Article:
Wednesday, October 2, 2019

Growing Ornamental Sweet Potato Vines - Propagation

The deeply lobed leaves of the sprawling vine of the Ornamental Sweet Potato (Ipomoea batatas) continue to be quite a show stopper in the garden. It's a great way to add a tropical feel to even the northern gardens.

They are considered to be perennial in Zones 10A through 11B. In Zone 9 and north, they are grown as an annual plant that needs to be propagated or overwintered to last year to year. The vines grow to 6” high and have a recommended spacing of 18” apart.

Types of Ornamental Sweet Potato Vines

The two most popular leaf colors of the ornamental sweet potato vine are chartreuse, like in Margarita and Bright Ideas Lime, and the deep purple to black leaves of Blackie and Bright Ideas Black. Red and tricolored leafed varieties are also available, but for my money, the combination of chartreuse and deep purple can’t be beaten.

Caring for your ornamental SPV

Sun/Heat Requirements

Ornamental SPV can be planted out after outside temperatures reach at least 60 degrees Fahrenheit. The optimum growing temperature range is 60 to 85 degrees Fahrenheit.

They can grow in full sun to part shade, though their leaf color will vary depending on their siting. During the hottest days of summer, the SPV will thank you for some respite from the hot sun.


Any well-draining healthy soil will do, however, they are intolerant of highly alkaline soil.


Fertilize the SPV once in the spring and once in the summer with a balanced fertilizer at half the strength to keep them healthy and happy. Be sure to fully water the plant after fertilizing to get the fertilizer to the roots.


Moderate watering is fine with well-drained soil. Just be sure not to leave the SPV roots too soggy as they are prone to root rot.

SPV in Containers

The Sweet Carolina series of ornamental SPV were bred for container use.  This variety has smaller tubers for less vigorous growth.  It comes in several colors including yellow, green, red, purple, bronze and lime green.  But any variety of SPV will spill over a window box or hanging basket nicely.

Here are a few care tips for container plants.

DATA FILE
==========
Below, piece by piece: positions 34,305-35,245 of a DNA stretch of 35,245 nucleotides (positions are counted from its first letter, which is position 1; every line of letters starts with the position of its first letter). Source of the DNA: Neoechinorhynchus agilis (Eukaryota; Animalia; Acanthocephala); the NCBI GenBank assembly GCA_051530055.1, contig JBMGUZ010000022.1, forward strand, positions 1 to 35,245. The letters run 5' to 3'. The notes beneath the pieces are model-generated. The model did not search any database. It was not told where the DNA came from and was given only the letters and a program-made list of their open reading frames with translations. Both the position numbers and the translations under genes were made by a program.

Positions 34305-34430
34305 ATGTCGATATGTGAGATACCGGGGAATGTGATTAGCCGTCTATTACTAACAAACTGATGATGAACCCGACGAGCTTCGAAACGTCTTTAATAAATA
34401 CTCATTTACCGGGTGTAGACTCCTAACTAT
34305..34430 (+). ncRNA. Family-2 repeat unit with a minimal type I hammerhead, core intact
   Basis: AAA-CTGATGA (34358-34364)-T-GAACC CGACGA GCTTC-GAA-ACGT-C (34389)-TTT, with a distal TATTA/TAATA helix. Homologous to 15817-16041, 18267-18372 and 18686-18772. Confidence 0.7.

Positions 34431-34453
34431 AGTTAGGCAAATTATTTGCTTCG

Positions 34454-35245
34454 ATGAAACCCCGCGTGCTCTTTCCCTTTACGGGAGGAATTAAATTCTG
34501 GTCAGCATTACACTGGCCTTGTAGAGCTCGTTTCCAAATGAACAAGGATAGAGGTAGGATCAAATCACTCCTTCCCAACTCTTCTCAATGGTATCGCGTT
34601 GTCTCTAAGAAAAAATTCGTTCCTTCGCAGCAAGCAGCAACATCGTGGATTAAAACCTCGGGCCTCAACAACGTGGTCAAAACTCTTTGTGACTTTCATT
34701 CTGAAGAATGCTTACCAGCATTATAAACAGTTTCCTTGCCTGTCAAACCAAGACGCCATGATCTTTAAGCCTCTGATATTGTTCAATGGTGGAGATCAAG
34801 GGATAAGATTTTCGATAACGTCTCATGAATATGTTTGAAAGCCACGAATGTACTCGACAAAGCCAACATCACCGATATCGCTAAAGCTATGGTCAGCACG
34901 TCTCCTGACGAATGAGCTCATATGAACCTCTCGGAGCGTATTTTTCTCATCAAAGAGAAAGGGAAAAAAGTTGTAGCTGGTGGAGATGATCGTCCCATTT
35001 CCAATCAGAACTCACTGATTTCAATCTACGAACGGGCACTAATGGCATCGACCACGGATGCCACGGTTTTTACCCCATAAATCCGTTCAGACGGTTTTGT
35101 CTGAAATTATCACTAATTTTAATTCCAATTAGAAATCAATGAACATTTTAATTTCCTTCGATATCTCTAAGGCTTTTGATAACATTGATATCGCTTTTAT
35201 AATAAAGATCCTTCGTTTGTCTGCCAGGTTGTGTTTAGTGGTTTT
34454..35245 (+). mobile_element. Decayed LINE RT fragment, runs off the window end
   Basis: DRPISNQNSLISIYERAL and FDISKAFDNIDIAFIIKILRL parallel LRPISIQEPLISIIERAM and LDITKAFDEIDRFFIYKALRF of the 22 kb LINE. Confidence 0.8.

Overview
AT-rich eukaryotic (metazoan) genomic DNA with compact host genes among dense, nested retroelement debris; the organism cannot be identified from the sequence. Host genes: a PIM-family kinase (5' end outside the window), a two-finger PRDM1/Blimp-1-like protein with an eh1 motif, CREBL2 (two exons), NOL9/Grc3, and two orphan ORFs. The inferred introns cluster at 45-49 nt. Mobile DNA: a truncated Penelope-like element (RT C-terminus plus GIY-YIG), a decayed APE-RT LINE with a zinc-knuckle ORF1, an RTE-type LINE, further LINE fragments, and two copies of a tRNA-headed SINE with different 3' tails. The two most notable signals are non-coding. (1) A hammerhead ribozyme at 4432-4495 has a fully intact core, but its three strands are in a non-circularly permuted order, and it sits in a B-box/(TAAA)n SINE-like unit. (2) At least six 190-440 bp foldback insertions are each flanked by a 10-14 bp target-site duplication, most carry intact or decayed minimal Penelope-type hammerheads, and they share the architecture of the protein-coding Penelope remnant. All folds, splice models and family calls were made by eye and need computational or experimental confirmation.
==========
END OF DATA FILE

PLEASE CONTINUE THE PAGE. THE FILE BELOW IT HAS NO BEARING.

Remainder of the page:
• Fertilize once a week with a balanced fertilizer at 1/4th strength.
  • Check the soil for dryness daily.
  • Remove dead or dried out leaves.
  • Trim the vines back as needed.

If you want to get a mounding pattern or you want the plant to branch out, make a cut just above a pair of leaves to encourage it to split and branch off.


By Seed

Because SPVs don’t produce many flowers, they don’t produce many seeds, and the seeds they do produce may not be viable. Rooting cuttings is the preferred method of propagation as it's easier and faster.

Roots Growing where leaves pinched off

By Cuttings

Snip off 6 inches of a branch right below leaf nodes.  (I will note that in my experience, cuttings much longer than 6" are more difficult to pot up in 3-4" pots later.)  Then pinch off the leaves of the lower two to three rows of leaves. This is where the new roots will grow.

Submerge the cuttings in lukewarm water making sure the stems are submerged but not the leaves which will rot in the water. Roots will start to grow in four or five days. As the roots grow, keep them under the water. Change the water every two to three days.


Place the rooted cuttings in indirect sunlight or a windowsill. If the leaves begin to turn brown and crinkle on the edges, they are getting too much light. Filtered light is the best.

Cuttings can also be planted in a pot of soil to root. They can even be planted right in the ground. However, the cuttings will root faster in water. Ornamental SPV cuttings can live indoors with a grow light or sunny window during the cold months and be ready for the spring growth spurt.

SPV tubers ready to overwinter

By Overwintering Tubers

Like edible sweet potatoes, the ornamental sweet potatoes vines form tubers underground. To save them year to year, you can dig up the tubers making sure not to slice into them. Brush off the excess soil and place them in peat moss, sand, or vermiculite making sure the tubers don’t touch each other. Store them in a cool, dry place. In spring, watch for sprouts.


Very few garden plants are so beautiful yet so easy to grow and care for. The fact that they’re so easy to propagate can give any gardener a lot of bang for their buck. And that’s just a few of the reasons why ornamental sweet potato vines remain so popular!


Where to go next!